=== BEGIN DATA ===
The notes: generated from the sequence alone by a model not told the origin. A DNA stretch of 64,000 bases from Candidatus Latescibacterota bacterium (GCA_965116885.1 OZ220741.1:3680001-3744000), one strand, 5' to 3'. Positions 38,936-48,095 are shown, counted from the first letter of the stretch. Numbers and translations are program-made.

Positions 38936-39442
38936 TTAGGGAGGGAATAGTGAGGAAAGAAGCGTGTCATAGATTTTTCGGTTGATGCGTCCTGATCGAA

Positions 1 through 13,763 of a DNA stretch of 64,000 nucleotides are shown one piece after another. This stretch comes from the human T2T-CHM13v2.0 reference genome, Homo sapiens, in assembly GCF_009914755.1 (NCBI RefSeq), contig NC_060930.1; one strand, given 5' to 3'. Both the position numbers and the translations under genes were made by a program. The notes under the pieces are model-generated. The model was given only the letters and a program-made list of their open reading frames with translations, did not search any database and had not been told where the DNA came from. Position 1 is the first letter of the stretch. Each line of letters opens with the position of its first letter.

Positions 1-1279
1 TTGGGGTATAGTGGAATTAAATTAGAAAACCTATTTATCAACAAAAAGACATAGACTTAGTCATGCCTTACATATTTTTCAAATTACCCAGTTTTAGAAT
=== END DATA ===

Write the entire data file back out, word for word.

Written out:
The notes: generated from the sequence alone by a model not told the origin. A DNA stretch of 64,000 bases from Candidatus Latescibacterota bacterium (GCA_965116885.1 OZ220741.1:3680001-3744000), one strand, 5' to 3'. Positions 38,936-48,095 are shown, counted from the first letter of the stretch. Numbers and translations are program-made.

Positions 38936-39442
38936 TTAGGGAGGGAATAGTGAGGAAAGAAGCGTGTCATAGATTTTTCGGTTGATGCGTCCTGATCGAA

Positions 1 through 13,763 of a DNA stretch of 64,000 nucleotides are shown one piece after another. This stretch comes from the human T2T-CHM13v2.0 reference genome, Homo sapiens, in assembly GCF_009914755.1 (NCBI RefSeq), contig NC_060930.1; one strand, given 5' to 3'. Both the position numbers and the translations under genes were made by a program. The notes under the pieces are model-generated. The model was given only the letters and a program-made list of their open reading frames with translations, did not search any database and had not been told where the DNA came from. Position 1 is the first letter of the stretch. Each line of letters opens with the position of its first letter.

Positions 1-1279
1 TTGGGGTATAGTGGAATTAAATTAGAAAACCTATTTATCAACAAAAAGACATAGACTTAGTCATGCCTTACATATTTTTCAAATTACCCAGTTTTAGAAT